Chicken Wings

A little while back on the recipes thread Gabrielle asked for breakfast ideas that provided protein and worked around some allergies:

Breakfast has become a source of stress for me. Here is why. I have celiac disease so gluten and actually all grains are out for me (except a little white rice which is why this program appeals to me so much). I really need quality protein in the morning to feel good all day but since my diagnosis I over ate eggs and am now allergic to them as well. I have tried bacon and sausage but no matter how organic they are they just don’t sit well in my system. And, whey protein is out for me since I am also allergic to dairy (so just in case you were keeping score I am allergic to gluten, grains, eggs, and dairy).

So, does anyone know of any recipe that might work for me in the mornings?

I suggested chicken wings. These are easy to make in large batches, last a long time, can be eaten cold or microwaves, and make a great party or lunch box food.

It seems only fair to provide our recipe.

Preparing the Chicken

Chicken wings can be purchased either pre-cut or whole. We used to buy them whole, but cutting whole wings into drumettes, wingettes, and tips with kitchen shears tripled the amount of work, so now we buy pre-cut drumettes and wingettes.

After they’re cut, the next step is to rinse the drumettes and wingettes and strain the water, letting them drip-dry for 5 to 10 minutes until they are just moist enough to hold a rice flour coatingpat the wings dry with a paper towel and then let them air dry for ~20 minutes.

The next step is to coat them with a layer of starch, plus salt and pepper also if you haven’t already done that. We do this by putting ¼ cup (4 tablespoons, 60 ml) rice flour in a ZipLoc bag with 25 wing pieces and salt and pepper to taste. Shake the bag until the wing pieces are evenly coated.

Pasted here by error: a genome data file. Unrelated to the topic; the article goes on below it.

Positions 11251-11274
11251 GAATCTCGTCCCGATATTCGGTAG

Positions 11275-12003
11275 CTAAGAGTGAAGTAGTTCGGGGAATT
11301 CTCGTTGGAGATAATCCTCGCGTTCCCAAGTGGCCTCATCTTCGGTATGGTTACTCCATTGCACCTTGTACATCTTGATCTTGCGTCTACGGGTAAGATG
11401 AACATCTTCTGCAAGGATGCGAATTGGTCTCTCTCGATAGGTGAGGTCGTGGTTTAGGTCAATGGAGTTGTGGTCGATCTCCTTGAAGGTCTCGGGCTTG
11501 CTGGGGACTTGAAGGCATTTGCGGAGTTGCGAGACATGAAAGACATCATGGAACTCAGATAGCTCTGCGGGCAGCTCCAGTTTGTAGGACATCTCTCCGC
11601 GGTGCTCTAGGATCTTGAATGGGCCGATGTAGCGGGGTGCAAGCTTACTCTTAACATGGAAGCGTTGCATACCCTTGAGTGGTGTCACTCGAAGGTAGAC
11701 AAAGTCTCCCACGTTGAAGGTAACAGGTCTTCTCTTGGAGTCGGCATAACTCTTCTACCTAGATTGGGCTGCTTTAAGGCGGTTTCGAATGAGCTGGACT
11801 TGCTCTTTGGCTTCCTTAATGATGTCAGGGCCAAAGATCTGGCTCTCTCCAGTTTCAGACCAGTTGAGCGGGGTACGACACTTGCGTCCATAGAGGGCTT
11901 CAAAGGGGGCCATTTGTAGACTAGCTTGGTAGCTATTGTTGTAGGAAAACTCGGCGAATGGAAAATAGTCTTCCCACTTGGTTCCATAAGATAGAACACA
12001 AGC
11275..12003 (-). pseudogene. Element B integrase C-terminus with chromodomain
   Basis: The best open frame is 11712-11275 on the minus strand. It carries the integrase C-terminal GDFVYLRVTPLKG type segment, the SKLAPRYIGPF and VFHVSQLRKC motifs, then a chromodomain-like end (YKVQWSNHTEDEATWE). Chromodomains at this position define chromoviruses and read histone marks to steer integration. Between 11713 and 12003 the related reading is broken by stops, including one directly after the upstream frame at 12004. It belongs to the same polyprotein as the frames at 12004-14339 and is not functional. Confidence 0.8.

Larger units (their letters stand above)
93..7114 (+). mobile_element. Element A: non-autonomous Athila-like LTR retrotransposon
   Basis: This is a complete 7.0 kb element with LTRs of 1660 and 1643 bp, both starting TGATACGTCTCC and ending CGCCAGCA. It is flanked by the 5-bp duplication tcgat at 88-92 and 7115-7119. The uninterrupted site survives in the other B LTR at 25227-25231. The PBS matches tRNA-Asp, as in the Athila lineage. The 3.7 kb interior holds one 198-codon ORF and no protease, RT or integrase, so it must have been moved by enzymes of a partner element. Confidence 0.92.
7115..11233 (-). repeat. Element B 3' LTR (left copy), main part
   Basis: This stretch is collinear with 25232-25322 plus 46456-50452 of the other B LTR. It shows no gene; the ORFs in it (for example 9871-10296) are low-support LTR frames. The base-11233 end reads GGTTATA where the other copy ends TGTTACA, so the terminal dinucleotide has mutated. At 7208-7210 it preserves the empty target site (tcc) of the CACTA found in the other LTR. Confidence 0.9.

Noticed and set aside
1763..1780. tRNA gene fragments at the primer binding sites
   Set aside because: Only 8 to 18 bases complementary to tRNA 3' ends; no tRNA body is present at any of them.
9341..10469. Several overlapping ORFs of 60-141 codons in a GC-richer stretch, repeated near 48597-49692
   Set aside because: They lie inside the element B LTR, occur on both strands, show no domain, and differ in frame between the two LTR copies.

Rice flour works better than tapioca starch or potato starch, as it is the least likely to stick to the cooking pan.

Spread the coated wing pieces on an aluminum foil covered cookie sheet:

If you used potato starch or tapioca starch, the aluminum foil will need to be greased with butter to prevent sticking.

Put the cookie sheet in an oven pre-heated to 400ºF (200ºC) for 20-25 minutes. At this point they should look like this:

Flip each wing piece over and return to the oven for another 20-25 minutes. At that point the chicken will be fully cooked:

UPDATE (February 2013): We’ve continued our experiments with chicken wing preparation and have come up with a few refinements:

  1. Using gluten-free flour composed of a mix of rice flour, potato starch, and tapioca starch works better than any single flour or starch.
  2. Because of concerns over aluminum contamination, we’ve experimented with other cooking surfaces. We’ve had excellent results with Pyrex baking dishes:
  3. In cases when the chicken wings seem not as fresh, we’ve taken the precaution of boiling the wings in water flavored with ginger-root and salt (both antimicrobial):

    They can be boiled for 5 minutes and then transferred to a baking dish to resume the above recipe:

    Or they can be boiled for 20 minutes and then pan-fried briefly with the sauce to brown them. This cuts the preparation time in half. This batch used a Chinese sauce (garlic, scallion, ginger, and soy sauce):

Dressings

We made several flavors: